Gardening: Eggs do grow on trees

By Meg Liptrot

Easter is a time when you can combine a festival with gardening, writes Meg Liptrot.

Kids can go outside on an 'Easter egg hunt' for feijoas and tamarillos. Photo / Meg Liptrot
Kids can go outside on an 'Easter egg hunt' for feijoas and tamarillos. Photo / Meg Liptrot

There are three fruits which ripen at Easter that are appropriately egg-shaped, delicious, and perfect for a refreshing break after gorging on chocolate.

Of the fruits - feijoa, tamarillo and passionfruit - the passionfruit is most symbolic of the Christian meaning behind Easter. In its ornamental flower, the circle of filaments represents Christ's crown of thorns, or espina de Cristo, as seen in the eyes of the Spanish missionaries in South America when they came across the plant.

"Passion" refers to the passion of Jesus. Other flowers, such as those in the cruciferous family, which include rocket and cabbage, are named because of the cross-like arrangement of the petals.

Easter was recognised well before the time of Christ. It was an ancient celebration in the Northern Hemisphere held at the beginning of spring and named after the rising sun in the east.

Eggs, painted red or decorated, and the hare were symbols of fertility in these festivities and later absorbed into Christian symbolism.

Our family, in an effort to curb the ritual overdosing on chocolate, often give bulbs and sometimes decorated pots at Easter.

This links us with the Northern Hemisphere Easter because bulbs we plant now will flower in spring.

In the Southern Hemisphere, we have the tamarillo, our own red or golden egg, which is ready to pick at this time. The tamarillo was also introduced to New Zealand from South America, where it is native to the northern Andes. The fruit was originally known in New Zealand as the tree tomato but was renamed tamarillo, a made-up name which the Tree Tomato Council said sounded like a combination of Spanish and Maori.

Aotearoa also has its own endemic passionfruit, the native climber Kohia (Passiflora tetandra). The berries are orange and the size of a grape. The oil from the kohia fruit is used in Rongoa Maori to heal wounds, and birds love them.

Apparently the fragrant fruit can be smelled from a distance in the bush.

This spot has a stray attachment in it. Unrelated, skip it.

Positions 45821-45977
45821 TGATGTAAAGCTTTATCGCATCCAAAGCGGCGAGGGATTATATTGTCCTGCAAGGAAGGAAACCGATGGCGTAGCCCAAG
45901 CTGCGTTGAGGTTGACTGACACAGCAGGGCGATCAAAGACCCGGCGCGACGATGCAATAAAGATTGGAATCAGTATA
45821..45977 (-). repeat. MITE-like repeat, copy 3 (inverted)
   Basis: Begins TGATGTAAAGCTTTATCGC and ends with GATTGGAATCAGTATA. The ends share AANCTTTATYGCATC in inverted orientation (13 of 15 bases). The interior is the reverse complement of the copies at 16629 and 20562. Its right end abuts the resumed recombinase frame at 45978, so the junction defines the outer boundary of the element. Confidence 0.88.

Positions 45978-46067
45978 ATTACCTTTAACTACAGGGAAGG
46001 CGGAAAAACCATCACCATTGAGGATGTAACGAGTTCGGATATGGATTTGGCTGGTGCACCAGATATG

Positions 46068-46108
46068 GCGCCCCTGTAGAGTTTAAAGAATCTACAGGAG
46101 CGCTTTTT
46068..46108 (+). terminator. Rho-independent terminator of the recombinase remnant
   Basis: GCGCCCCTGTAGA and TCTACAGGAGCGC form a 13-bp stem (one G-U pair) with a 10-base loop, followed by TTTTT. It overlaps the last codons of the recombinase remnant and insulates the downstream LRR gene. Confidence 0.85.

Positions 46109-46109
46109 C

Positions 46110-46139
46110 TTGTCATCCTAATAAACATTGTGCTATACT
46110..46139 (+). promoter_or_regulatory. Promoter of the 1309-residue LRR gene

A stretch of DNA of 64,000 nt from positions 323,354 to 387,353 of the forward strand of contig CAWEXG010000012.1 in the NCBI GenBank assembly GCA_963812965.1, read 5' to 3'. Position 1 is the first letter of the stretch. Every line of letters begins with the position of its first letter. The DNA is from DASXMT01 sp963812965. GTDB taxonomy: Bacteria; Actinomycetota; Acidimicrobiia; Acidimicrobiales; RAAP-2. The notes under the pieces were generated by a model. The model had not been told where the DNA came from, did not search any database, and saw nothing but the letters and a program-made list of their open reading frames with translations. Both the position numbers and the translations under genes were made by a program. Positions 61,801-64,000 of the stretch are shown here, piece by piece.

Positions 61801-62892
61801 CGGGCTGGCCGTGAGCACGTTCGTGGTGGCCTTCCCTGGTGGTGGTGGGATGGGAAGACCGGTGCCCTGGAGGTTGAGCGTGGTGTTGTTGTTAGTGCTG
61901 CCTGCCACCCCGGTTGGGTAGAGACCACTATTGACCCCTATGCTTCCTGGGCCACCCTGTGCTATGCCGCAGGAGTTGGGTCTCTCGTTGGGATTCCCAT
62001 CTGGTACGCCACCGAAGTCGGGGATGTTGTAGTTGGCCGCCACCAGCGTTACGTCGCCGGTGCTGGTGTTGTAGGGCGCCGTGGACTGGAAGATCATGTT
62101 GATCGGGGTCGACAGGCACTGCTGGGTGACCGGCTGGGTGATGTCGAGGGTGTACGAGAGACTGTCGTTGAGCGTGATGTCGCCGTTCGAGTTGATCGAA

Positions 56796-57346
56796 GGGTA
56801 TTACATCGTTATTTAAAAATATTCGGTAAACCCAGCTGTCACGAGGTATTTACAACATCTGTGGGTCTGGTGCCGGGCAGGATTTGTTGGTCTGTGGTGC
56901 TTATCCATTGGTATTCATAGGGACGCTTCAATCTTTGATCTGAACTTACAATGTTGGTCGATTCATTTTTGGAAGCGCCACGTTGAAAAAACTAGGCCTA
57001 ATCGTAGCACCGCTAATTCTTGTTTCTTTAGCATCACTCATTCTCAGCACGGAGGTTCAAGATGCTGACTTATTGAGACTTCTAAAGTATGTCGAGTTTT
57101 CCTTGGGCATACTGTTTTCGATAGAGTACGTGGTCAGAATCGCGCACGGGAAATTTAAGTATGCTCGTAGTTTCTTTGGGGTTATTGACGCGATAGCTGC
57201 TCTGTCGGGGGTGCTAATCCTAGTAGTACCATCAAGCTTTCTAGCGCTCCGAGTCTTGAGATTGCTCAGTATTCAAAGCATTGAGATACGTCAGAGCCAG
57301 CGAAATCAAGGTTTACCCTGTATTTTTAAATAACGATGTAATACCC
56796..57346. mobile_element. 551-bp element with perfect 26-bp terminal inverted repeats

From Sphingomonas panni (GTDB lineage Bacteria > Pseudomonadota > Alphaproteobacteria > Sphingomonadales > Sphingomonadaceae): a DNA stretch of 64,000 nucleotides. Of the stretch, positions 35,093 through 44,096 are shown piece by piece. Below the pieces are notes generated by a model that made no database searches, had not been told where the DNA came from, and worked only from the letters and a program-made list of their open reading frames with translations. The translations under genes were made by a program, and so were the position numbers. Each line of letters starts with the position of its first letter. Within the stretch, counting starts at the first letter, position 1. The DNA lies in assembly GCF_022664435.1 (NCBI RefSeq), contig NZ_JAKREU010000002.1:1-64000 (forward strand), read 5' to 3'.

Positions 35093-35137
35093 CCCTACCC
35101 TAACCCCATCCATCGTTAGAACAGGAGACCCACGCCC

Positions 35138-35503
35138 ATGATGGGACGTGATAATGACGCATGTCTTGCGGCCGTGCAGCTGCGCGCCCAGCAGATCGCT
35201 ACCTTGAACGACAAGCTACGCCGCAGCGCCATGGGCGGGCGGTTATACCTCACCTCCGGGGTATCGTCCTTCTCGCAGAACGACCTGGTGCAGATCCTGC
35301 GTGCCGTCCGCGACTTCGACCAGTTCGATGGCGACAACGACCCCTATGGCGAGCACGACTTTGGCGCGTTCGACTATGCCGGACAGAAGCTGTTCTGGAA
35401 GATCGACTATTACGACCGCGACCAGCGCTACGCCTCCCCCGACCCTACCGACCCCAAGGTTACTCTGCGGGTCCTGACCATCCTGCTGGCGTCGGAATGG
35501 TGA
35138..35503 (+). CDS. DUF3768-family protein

Finally, we have the feijoa, another South American, native to southern Brazil and Uruguay.

They ripen here from April to May, and are a staple in many Kiwi backyards.

Kids can go on an "Easter egg hunt" for feijoas every day at this time of the year Just provide them with a basket and they can happily collect fallen fruit each morning. They really do look like Easter eggs in dewy early morning grass.

Another classic trick at Easter requires a little pre-planning. If you have a passionfruit vine, write children's names and draw patterns on unripe green fruit, using a sharp twig.

When ripe a couple of months later (at Easter), the dark purple fruit will bear miraculous white Easter decorations, as if they grew that way naturally.

Growing tips for Easter fruit

Feijoas, tamarillos and passionfruit each fill different niches in the garden.

* Feijoas can cope with tough conditions with their leathery leaves. They are a relative of the pohutukawa, so can handle drought and clay soil.

* They will fruit better with a bit of pampering, and keep them mulched. They also need to be planted with another feijoa as they are not self-fertile.

* There are many varieties of feijoa, including a new cultivar called 'Bambina', which is a small-growing tree with small fruit, able to be eaten skin and all.

* I've grown feijoas as loose hedging, used a couple of taller growing varieties, including 'Marion', to create an archway over a path, and grown three 'Kokako' feijoas as standards with a straight trunk and branches pruned into an open ball.

* Overgrown feijoas can be cut back quite hard when they are dormant in mid-winter, before the sap flows again in spring.

* Passionfruit vines and tamarillo trees, on the other hand, are sensitive things, requiring shelter from strong wind, plenty of compost, good drainage, and watering if it's been a dry summer (not the case this year!).

* Both can be pruned back when dormant to encourage fruiting after several years.

* Tamarillos have large, soft, heart-shaped leaves suitable to plant in a subtropical food forest along with bananas and pawpaw.

* Tamarillos are rich in iron and potassium, but can be an acquired taste. They are nice stewed or made into relish. 'Tango' is a new variety bred to be a little sweeter. 'Bold Gold' is a golden cultivar.

* All three fruit will appreciate a dressing of chook manure-enriched compost.

- Herald on Sunday

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